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District Heating

SHC2015: Conference Combines New Technologies, Market Analysis and Policies

Submitted by Baerbel Epp on November 2, 2015
SHC ConferenceThe development of the international solar heating and cooling markets is posing great challenges: Whereas the residential market has been on the decline, market demand is shifting towards complex industrial solutions, large-scale plants for solar district heating and innovative solutions for building integration. The leading international solar thermal conference, the SHC2015, will address these key issues facing the industry. The three-day event will take place in Istanbul between 2 and 4 December 2015. The conference programme of SHC2015 has now been available online.
Photo: PSE/SHC2013
 

IEA SHC: Start of International Research Network on GW-Sized Solar Thermal Plants

Submitted by Baerbel Epp on October 23, 2015
The IEA’s solar heating and cooling programme has begun its research activities on solar thermal systems of gigawatt size. Scientists, industry representatives and utilities have been invited to participate in a definition workshop for a new task in the Austrian city of Graz on 5 November 2015. Sabine Putz, COO and R&D Manager at S.O.L.I.D., an Austrian large-scale turnkey system supplier, has proposed a four-year research programme entitled Large Scale Solar District Heating and Cooling Systems, which aims at studying economic, engineering and quality factors influencing solar district heating and cooling systems above 3.5 MW and up to GW size.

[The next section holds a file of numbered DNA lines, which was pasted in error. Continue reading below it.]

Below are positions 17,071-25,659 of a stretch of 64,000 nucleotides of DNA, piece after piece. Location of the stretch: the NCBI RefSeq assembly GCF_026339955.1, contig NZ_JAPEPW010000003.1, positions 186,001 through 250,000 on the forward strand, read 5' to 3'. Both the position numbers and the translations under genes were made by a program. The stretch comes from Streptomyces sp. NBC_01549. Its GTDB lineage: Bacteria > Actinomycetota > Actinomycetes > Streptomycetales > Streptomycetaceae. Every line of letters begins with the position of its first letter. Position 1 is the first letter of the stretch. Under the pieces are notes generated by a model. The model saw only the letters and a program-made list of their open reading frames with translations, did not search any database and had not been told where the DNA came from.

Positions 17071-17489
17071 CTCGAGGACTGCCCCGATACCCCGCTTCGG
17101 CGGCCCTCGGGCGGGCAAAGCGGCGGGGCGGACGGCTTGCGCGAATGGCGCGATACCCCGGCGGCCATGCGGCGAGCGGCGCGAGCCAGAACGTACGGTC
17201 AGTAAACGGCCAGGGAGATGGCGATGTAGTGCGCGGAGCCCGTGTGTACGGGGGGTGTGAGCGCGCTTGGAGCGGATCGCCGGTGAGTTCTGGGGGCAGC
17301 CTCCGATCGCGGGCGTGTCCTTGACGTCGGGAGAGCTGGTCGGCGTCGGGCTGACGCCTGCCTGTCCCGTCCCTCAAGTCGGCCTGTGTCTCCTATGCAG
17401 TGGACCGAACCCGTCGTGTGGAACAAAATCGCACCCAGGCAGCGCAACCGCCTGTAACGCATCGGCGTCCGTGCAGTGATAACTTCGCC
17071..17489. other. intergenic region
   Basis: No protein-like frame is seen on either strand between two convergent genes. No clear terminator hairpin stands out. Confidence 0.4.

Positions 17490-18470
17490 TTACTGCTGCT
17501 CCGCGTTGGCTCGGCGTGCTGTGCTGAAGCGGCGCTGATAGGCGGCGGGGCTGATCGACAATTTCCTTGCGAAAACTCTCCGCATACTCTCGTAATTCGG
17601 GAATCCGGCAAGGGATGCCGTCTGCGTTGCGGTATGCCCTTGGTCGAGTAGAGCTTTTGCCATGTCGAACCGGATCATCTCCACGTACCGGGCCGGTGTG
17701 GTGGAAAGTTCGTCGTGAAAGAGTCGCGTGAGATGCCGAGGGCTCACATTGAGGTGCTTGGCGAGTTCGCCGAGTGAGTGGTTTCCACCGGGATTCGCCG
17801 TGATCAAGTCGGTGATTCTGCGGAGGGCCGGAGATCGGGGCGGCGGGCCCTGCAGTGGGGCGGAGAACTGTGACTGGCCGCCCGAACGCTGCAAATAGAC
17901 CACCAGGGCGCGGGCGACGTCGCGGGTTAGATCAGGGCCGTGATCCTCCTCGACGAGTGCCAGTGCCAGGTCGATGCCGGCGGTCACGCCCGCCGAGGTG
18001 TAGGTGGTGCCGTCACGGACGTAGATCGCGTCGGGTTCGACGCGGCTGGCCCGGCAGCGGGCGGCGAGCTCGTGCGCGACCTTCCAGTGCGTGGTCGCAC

Denmark: Performance Guarantees Constitute Key Element in District Heating

Submitted by Baerbel Epp on September 14, 2015
Arcon-SunmarkIn Denmark, there are currently around 576,000 m² of solar collectors providing 403 MW of thermal power to 61 district heating systems. Another 28 plants with 395 MW and 564,000 m² of collector area are in the pipeline, according to a presentation held by Danish consultant Per Kristensen at the SDH conference in Toulouse in June 2015. Widely replicable plant concepts are part of the success story. 
Source: Arcon-Sunmark
 

Germany: Solar District Heating Tenders with 3-Year Solar Yield Guarantee

Submitted by Baerbel Epp on August 27, 2015

And the winner is: Ritter XL Solar. The German large-scale turnkey system supplier was awarded the contract for a 1,422 m2 solar district heating field in the southern German town of Simmern. The solar thermal plant is part of a newly built district heating system which supplies the two communities Külz and Neuerkirch. 142 mostly residential buildings will be connected to a new, 100 % renewable heating network with a length of 5,700 m. The main heating source is a wood chip boiler, and the solar thermal system should deliver hot water over the summer months, as well as in spring and autumn. The installation of the collector field is planned for November and should take one month. It will be the largest solar collector field of Ritter XL in Germany.